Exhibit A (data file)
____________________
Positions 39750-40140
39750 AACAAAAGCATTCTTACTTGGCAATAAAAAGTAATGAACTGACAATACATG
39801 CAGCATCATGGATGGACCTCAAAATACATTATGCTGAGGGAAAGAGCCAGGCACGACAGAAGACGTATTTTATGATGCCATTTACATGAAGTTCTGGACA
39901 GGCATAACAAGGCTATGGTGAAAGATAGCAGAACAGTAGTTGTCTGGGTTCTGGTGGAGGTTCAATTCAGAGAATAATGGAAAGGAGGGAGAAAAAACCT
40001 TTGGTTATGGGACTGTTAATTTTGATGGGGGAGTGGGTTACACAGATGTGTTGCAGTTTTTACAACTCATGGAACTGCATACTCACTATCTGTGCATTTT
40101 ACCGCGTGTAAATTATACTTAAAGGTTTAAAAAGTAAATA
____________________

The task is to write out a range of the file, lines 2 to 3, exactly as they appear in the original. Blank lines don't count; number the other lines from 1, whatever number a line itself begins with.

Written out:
39750 AACAAAAGCATTCTTACTTGGCAATAAAAAGTAATGAACTGACAATACATG
39801 CAGCATCATGGATGGACCTCAAAATACATTATGCTGAGGGAAAGAGCCAGGCACGACAGAAGACGTATTTTATGATGCCATTTACATGAAGTTCTGGACA